It's not unusual for me to take just one or two shots of something so if the focus is off it's a lost opportunity but much more often than not they're good. Perhaps as with BigMackCam it's because I generally shoot better quality glass? I dunno, But being the pixel-peeper I am if there was a fine focus issue I think I would have seen it. So far so good, tho I will mention that my HD DA55-300 might be a little suspect as my keeper rate is lower with it in really fairly limited use. With the DA*200, DFA 100WR, Sigma 17-50 and even the cheap Bower 85mm I just got there's no question in my mind that fine focus is really good as is.

But I'll admit that I could still be missing even better focus success so I might move the LensCal from the wishlist to the cart. Perhaps a small investment in tools and time might have benefits. You guys have a whole lot more experience with it than I do.
From what you're saying, it does sound like you'd know if you weren't getting good AF accuracy. Very glad to hear you're getting the results you are - long may it continue

Interestingly, my HD DA55-300 needed some small tweaking, too.

One of the reasons I like using the LensCal is it helps to reassure me that when I do get a missed focus shot, it's not due to poor calibration and is more likely (a) the AF system getting confused or making a bad decision (no AF system is perfect), or (b) my own failure in nailing the focus point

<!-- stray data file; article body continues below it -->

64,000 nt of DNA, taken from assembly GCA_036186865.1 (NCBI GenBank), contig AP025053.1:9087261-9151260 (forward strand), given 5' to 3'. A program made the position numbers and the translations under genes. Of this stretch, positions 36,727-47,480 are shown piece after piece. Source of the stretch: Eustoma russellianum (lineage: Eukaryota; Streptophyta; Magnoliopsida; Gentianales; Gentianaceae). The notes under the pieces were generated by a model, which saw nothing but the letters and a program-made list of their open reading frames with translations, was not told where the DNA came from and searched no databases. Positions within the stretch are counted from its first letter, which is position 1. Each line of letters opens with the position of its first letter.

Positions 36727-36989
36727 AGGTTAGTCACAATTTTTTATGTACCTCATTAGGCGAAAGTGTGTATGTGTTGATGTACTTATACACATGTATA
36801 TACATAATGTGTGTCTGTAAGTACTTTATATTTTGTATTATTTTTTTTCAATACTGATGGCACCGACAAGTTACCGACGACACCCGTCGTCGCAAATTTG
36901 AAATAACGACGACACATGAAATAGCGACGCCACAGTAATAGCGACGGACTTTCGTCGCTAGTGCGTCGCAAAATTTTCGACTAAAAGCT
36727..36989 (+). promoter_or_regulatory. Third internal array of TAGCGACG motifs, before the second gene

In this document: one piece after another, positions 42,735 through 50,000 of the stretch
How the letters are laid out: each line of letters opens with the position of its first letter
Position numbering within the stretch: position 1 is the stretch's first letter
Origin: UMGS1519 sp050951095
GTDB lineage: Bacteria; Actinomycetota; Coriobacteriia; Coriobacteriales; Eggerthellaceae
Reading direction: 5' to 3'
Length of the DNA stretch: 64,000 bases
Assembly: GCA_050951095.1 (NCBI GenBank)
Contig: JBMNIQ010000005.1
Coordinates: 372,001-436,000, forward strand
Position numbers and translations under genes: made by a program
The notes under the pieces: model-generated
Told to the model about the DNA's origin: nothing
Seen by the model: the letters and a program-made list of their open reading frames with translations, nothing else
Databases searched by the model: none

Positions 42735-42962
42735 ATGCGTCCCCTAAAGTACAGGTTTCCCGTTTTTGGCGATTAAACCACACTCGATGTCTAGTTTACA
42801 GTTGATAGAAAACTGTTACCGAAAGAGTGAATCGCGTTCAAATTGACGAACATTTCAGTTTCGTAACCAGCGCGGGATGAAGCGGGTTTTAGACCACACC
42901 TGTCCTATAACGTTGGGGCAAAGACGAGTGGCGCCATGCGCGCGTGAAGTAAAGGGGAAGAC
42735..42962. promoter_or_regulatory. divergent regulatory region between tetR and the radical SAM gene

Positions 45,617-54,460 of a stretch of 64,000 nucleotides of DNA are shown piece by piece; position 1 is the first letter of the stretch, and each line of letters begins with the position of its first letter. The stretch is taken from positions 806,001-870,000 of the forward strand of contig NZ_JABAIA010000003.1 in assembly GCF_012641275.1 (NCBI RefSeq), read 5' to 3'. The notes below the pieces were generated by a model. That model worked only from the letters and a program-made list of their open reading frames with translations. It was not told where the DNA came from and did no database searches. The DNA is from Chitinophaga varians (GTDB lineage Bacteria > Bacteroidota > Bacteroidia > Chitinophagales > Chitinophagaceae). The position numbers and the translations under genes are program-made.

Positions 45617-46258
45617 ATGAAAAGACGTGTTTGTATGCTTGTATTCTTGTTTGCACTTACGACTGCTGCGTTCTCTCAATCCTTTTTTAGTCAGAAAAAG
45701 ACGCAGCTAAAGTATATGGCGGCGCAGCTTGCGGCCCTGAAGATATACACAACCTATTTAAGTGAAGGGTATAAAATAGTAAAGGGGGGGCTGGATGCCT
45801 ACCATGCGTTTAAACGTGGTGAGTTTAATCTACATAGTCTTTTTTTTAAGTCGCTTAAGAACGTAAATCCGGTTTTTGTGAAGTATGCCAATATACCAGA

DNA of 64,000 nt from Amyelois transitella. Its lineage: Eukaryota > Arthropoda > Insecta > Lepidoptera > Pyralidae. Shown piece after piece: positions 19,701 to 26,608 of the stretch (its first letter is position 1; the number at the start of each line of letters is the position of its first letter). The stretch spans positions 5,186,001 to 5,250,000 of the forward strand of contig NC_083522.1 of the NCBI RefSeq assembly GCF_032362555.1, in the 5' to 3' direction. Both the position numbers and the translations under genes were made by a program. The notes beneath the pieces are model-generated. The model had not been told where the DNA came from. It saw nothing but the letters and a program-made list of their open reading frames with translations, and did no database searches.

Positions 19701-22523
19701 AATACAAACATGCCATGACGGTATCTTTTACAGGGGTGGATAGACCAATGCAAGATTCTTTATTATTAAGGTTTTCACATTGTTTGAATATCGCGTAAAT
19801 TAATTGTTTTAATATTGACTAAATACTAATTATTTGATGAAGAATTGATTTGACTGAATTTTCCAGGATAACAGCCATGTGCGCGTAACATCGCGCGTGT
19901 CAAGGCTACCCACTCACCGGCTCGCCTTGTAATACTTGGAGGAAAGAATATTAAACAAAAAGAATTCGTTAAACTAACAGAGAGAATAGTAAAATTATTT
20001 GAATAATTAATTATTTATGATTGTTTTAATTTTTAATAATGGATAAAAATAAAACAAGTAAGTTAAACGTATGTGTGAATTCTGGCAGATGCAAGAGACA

06-13-2016, 02:18 PM   #11
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It depends on the camera too. With my K-5 my Sigma 100-300 f4 needed more than 10. With my K3 no adjustment was necessary.
06-13-2016, 02:44 PM   #12
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I found all of mine needed some adjustment. Surprisingly the Pentaxes needed most...with the 35mm on +9...

By the way, those looking to buy a lenscal should look up GhettoCal - there is a DIY kit you can print, mount and cut out to make your own. Took me 10 fun mins and saved cash!
06-13-2016, 03:09 PM   #13
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QuoteOriginally posted by victormeldrew Quote
I found all of mine needed some adjustment. Surprisingly the Pentaxes needed most...with the 35mm on +9...

By the way, those looking to buy a lenscal should look up GhettoCal - there is a DIY kit you can print, mount and cut out to make your own. Took me 10 fun mins and saved cash!
I've seen the homemade instructions posted here someplace before. Maybe one of the mods can look it up and link it. 20 years ago I would have made my own too, but when you get my age you never know how much time you have left. I'll let someone else's time go towards it thank you.
06-13-2016, 03:19 PM   #14
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Quick question: Which is easier/quicker to use, LensAlign MkII or Spyder LensCal? Both are highly rated.
06-13-2016, 03:26 PM   #15
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One of our users, Yvon Bourque, kindly produced a free ebook with this printable auto-focus adjustment chart.

I like working with the LensCal, though, as it's easy to set it up on a tripod and it's a good, fairly solid bit of kit that should last a long time...